MLB: John Rocker Aims Fastball at Bud Selig

John McCloryAnalyst IFebruary 12, 2008

When John Rocker made disparaging remarks about New Yorkers that included homophobic and blatantly racist language, he was wrong.

When the former Atlanta Braves closer referred to then-teammate Randall Simon as a "fat monkey," he was dead wrong.

And when he defended former player and current White Sox manager Ozzie Guillen when he referred to Chicago sports columnist Jay Mariotti as a "fag," he was beyond wrong.

On Monday, Rocker weighed in on the steroid circus and implicated MLB commissioner Bud Selig as being fully aware of the rampant juicing.

According to, Selig knew Rocker had failed a drug test in 2000 and advised him and several teammates on how to properly use steroids.

The ESPN. com report went on to say that Rocker appeared on an Atlanta area radio show later Monday and stated that "between 40 and 50 percent" of players are on the juice. Almost a year ago, while still in the majors, he was quoted as saying "less than 10 percent" were using.

Either that number has shot up considerably since, or Johnny Boy was just trying to downplay the situation and cover his tracks like everyone else.

Controversy loves company and whom better to cuddle up with than Rocker, who balked more off the field than on it.

But even in the controversial world of a man with a larger than life mouth, eventually you get one right.

Forget the past, throw aside the hatred, and notify baseball that hell is ice cold—John Rocker has shed his Machiavellian side in exchange for total insightfulness.

Remember the series finale of Seinfeld? Forget the fact that it stunk and focus on the general plot: Jerry and the gang are arrested for neglecting to assist a victim of a robbery.

Turns out they failed to abide by the "Good Samaritan" law of good ol' Latham, Massachusetts.

Similarly, Bud Selig and his cronies failed to halt the robbing of baseball's integrity.

The commish, who was appointed in 1992, turned his back to the McGwire-Sosa juice-fest of 1999 and probably wouldn't have made Barry Bonds a top priority had the evidence not been shoved in his face.

It's well-known that any official stance on steroids and testing have to be ironed out by a collective bargaining agreement, but this whole charade still reeks of Selig's idleness.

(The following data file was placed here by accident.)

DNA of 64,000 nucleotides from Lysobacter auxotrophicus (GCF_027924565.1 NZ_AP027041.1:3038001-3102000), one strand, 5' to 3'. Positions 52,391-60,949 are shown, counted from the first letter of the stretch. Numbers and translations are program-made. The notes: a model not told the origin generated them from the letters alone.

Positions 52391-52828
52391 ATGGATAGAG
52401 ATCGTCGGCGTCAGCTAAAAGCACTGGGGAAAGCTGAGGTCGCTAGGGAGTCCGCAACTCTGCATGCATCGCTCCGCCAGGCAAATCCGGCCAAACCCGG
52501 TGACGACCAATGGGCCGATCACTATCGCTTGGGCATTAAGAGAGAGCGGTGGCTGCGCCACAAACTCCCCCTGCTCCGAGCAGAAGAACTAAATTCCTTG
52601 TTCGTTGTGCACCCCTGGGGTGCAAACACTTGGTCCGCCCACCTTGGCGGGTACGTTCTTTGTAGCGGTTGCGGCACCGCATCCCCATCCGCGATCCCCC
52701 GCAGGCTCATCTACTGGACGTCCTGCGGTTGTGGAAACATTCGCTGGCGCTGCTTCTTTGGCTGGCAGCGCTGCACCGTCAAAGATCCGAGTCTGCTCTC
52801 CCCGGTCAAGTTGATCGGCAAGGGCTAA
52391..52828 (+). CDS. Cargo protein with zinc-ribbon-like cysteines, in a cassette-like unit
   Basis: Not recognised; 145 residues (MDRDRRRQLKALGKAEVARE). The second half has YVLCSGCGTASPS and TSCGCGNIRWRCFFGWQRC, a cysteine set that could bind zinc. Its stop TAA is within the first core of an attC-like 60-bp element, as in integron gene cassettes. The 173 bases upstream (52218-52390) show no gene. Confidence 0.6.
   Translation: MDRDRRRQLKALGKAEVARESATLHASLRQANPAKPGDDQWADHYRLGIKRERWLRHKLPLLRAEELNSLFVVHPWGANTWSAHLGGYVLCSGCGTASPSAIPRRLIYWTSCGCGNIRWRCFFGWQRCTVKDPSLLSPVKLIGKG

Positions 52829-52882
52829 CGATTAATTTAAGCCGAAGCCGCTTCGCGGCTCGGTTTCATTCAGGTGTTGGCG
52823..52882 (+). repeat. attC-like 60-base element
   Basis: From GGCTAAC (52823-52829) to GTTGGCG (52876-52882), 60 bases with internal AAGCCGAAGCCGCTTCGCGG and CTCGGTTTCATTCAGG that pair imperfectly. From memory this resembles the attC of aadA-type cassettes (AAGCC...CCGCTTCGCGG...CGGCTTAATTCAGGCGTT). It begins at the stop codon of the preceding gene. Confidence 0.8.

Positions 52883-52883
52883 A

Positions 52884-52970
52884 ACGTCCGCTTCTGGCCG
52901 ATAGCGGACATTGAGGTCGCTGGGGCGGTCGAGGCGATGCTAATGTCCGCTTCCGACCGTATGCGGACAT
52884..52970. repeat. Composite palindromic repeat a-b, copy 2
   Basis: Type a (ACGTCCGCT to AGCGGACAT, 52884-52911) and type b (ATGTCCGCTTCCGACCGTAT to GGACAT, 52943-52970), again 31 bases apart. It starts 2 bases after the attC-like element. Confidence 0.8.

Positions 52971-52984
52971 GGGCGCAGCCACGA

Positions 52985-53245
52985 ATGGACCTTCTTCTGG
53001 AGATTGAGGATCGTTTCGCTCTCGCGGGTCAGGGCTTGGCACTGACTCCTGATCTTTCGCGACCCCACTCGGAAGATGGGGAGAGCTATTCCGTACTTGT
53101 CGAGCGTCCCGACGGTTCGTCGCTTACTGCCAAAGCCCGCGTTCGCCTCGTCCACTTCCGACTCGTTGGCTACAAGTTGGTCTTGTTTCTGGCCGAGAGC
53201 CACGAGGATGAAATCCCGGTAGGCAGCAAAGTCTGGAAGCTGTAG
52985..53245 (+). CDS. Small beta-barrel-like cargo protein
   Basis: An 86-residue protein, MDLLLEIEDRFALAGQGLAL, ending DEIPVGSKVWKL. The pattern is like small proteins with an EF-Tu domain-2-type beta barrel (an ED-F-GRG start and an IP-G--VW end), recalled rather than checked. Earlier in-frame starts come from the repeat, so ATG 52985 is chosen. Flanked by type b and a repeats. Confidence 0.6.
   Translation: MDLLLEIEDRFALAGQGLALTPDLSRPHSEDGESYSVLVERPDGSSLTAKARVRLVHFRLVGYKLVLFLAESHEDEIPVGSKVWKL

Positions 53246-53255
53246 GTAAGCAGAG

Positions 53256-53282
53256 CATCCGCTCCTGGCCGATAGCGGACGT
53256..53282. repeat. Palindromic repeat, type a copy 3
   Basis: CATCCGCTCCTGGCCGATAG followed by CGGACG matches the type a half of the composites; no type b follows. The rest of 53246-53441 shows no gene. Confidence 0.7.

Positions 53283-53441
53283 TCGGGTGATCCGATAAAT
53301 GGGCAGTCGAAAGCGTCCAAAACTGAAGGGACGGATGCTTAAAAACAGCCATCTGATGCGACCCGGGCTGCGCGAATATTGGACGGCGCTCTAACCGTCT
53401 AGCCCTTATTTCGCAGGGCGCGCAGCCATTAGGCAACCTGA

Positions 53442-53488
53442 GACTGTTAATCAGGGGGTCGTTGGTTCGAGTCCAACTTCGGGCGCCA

Look, I'll be the first to admit that this steroid crapola tends to go around in circles without making sense. I realize there are more satisfying and heartwarming tales to delve into. It's enough that fans are bombarded 24/7 with Roger Clemens vs. the free world coverage.

But since those linked to performance enhancers are in the business of pointing fingers, it's time for the fans to do the same.

And when a headcase like John Rocker brings to light a surprisingly valid point about baseball's dirty little secret, something has gone awry.

The title on the article says it all: "Controversial Rocker says baseball knew he was using steroids."

To put that in the form of a question, how could Selig not know he—or anyone—was using steroids?

How could he not know that those 500-plus foot dingers aren't exactly "all natural?"

How could he not know that pitchers don't reach a second prime in their mid-forties?

Most of all, how could Selig sit back and let his best slugger go down swinging and his best flame-thrower take the heat?

Sure, he didn't strap anyone to a table and forcibly inject them with performance enhancers. But if he had at least we could've banned him to obscurity and swept the needles under the rug a long time ago.

All Selig and co. had to do was impose a strict and law-abiding drug test at the first sight of juicing and the integrity of the game might have been saved.

Look no further than third baseman Ken Caminiti as an example of why Selig's failures are haunting the league.

Caminiti had admitted struggles with substance abuse and endured a brief stint in rehab. Upon retirement, he confessed to using steroids during his 1996 MVP season.

Chances are Selig knew of the problem and clearly didn't spring into serious action till about a decade too late. He likely knew an admitted drug abuser and rehab attendee was experimenting with steroids, amongst other things, and willed it to go away.

Seriously, how does the commish sleep at night?

As we express disappointment and disbelief towards those lucky souls included in the Mitchell Report, we ignore the man who didn't have the best interest of his players or the league, in mind.

Mr. Allan "Bud" Selig Jr., folks.

Rocker may have as much—or as little—credibility as the press-hungry Jose Canseco, but suddenly he's making some sense.

Maybe this is his twisted and bizarre way of inflicting his revenge on Selig and the game for all the suspensions and named names. Or maybe he said what we were thinking and should've said all along.

Maybe the resounding "ca-ching!" in Selig's head left him completely deafened and oblivious to baseball's cries for help.


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